Nurturing the exceptionally gifted child
by Joe Sinclair
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Generally, educationalists and parents have tended to focus attention and concern on those children who betray "problem" characteristics relating to learning difficulties and disorders. Conventionally the assumption has been that symptoms such as those associated with attention deficit and hyperactivity disorders inevitably derive from clinical causes, and this in turn frequently leads to misdiagnosis or over-diagnosis.
.But it is not the intention of this article to deal with the causes and treatment of children suffering from ADD or ADHD. Rather it is the fact that until comparatively recently it was not recognised that similar behavioural difficulties might be the result of a child's inability to integrate into a classroom or group environment because of the child's exceptional intelligence. A child's inability to socialize with its peers or respond acceptably to discipline may derive simply from frustration at being forced to march to the slow tempo of the drumbeat of others. And this frustration regularly manifests itself in similar behaviour patterns to those of ADD.
Some of the commonly recognised characteristics that are to be found in children diagnosed as suffering from ADD or ADHD include 
Fidgeting in class or otherwise displaying restlessness.
Being easily distracted.
Having difficulty participating in group activities.
Being impatient at having to wait for a turn.
Losing interest in an activity and constantly changing to other activities.
Talking loudly and excessively.
Interrupting others in their speech or activities.
Appears not to be paying attention to things that are being said.
Often behaving rashly or impulsively.
Now compare that list with a list of behaviours associated with giftedness. 
Poor attention, boredom, daydreaming in specific situations.
Low tolerance for persistence on tasks that seem irrelevant.
Judgement lags behind development of intellect
Intensity may lead to power struggles with authorities.
Questions rules, customs and traditions.
There is clearly a considerable overlap between these two lists and it behoves both educationalists and parents to be aware of the need to avoid misdiagnosis and to ensure that the gifted child is treated appropriately in order to remedy any tendency towards anti-social behaviour.
One way for parents to begin identifying their young gifted children (age 4 through 8) is to become aware of common characteristics they can observe at home. Below is a list that many parents find useful:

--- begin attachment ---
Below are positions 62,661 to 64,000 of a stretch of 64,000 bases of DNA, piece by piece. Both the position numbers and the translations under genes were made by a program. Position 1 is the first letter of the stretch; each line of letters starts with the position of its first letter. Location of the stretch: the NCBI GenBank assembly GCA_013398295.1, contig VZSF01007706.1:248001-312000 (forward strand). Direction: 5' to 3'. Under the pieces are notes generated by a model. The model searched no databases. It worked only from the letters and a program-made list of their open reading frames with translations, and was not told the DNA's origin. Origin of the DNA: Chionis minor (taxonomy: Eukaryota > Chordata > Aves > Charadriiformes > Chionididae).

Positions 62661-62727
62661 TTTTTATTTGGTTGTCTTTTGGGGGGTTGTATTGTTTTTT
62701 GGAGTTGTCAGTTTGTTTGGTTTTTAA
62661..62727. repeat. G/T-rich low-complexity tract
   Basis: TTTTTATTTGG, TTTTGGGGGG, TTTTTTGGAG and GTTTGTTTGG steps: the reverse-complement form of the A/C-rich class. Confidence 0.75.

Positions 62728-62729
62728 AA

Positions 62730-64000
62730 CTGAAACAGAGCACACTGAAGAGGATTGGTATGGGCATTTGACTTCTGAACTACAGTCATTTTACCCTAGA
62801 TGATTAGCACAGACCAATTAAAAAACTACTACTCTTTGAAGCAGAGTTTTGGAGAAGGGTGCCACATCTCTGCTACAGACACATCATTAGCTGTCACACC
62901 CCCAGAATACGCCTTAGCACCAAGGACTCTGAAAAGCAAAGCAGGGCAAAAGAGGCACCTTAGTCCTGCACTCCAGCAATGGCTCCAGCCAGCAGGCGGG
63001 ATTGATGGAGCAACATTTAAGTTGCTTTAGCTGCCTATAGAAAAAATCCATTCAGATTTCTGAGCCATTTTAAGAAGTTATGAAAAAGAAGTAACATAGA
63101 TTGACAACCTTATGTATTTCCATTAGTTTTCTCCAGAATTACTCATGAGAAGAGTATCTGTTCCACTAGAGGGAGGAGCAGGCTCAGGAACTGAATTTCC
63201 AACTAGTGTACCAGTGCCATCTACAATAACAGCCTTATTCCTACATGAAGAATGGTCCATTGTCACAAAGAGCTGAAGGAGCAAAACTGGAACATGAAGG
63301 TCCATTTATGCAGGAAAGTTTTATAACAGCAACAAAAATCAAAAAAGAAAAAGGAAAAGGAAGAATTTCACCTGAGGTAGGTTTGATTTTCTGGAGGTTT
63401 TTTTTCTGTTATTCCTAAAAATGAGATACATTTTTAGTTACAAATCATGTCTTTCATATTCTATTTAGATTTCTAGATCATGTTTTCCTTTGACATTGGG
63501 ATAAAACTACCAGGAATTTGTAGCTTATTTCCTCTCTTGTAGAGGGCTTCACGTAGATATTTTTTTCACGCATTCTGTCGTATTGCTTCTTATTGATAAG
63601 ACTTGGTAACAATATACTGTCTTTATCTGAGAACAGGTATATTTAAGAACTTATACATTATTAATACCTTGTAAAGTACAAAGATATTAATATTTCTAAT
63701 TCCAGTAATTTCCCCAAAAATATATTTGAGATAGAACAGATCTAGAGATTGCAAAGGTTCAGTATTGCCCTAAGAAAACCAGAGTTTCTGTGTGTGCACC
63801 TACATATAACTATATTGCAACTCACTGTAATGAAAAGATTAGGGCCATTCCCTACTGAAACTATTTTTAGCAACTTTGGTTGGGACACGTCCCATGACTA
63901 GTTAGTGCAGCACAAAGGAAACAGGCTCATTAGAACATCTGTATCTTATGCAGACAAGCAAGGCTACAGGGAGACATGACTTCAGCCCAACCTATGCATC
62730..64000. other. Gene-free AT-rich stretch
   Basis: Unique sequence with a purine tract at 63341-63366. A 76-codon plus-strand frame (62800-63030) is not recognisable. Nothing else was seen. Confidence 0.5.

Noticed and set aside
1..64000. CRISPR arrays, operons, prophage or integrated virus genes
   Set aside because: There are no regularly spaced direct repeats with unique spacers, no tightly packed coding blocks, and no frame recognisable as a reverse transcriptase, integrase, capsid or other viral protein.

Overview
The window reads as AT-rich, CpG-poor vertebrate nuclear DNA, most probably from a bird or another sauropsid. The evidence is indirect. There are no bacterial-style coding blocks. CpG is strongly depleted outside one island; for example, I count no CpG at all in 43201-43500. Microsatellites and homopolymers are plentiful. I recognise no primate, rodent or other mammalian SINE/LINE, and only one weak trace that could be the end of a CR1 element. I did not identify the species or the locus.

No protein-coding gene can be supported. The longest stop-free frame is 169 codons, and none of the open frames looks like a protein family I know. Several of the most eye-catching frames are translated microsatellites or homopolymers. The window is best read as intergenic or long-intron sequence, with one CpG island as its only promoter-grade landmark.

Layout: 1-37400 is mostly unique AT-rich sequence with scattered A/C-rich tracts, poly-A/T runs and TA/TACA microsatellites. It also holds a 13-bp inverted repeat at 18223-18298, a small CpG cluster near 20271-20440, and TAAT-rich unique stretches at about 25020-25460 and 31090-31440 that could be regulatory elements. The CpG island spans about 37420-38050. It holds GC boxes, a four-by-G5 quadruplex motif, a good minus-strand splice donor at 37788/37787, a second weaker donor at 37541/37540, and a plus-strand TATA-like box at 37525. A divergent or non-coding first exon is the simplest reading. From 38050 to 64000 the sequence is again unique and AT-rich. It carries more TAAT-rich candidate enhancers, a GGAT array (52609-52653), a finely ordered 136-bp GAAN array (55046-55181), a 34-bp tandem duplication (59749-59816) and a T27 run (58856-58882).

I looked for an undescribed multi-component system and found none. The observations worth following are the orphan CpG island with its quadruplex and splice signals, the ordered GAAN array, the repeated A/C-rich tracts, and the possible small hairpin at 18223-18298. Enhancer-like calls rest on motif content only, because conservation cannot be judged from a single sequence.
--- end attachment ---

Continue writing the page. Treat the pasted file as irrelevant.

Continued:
Expresses curiosity about many things.
Asks thoughtful questions.
Has an extensive vocabulary and uses complex sentence structure.
Is able to express him/herself well.
Solves problems in unique ways
Has a good memory.
Exhibits unusual talent in art, music, or drama.
Exhibits an especially original imagination.
Uses previously learned data in new contexts.
Is well able to order things in logical sequences.
Discusses and elaborates on ideas.
Is a fast learner.
Works independently and uses initiative.
Exhibits wit and humour.
Has a sustained attention span or is willing to persist on challenging tasks.
Is very observant.
Shows talent in making up and telling stories.
Is interested in reading.
It is also important to dispel various myths associated with gifted students, such as
It is undemocratic to give special attention to the gifted.
Gifted Students will do well on their own.
Gifted students should strive to be part of the mainstream.
Gifted students in special programs will have social-emotional problems.
 Based on "Diagnostic and Statistical Manual of Mental Disorders," Third Edition, Revised, Washington, DC, American Psychiatric Association, 1987.
 Based on Webb, J. T. (1993). "Nurturing social-emotional development of gifted children." In K. A. Heller, F. J. Monks, and A. H. Passow (Eds.), "International Handbook for Research on Giftedness and Talent," pp. 525-538. Oxford: Pergamon Press.
 Based on a report on the website of the National Association for Gifted Children (USA) http://www.nagc.org/index.html
|Managing Editor – Joe Sinclair
is a published author (9 books; 7 titles); a publisher (6 books); a journalist and an editor (in addition to Nurturing Potential, he has edited Group Relations Bulletin, Groupvine, New Learning, the IPN and DACP newsletters, and SeaCo Confidential. In a past life he has been a company director of several shipping companies both in the UK and overseas, and is still a non-executive director of the Finnish-owned Containerships Ltd. He regularly thinks about retirement - and then gets out of bed. Email: firstname.lastname@example.org Website: www.conts.com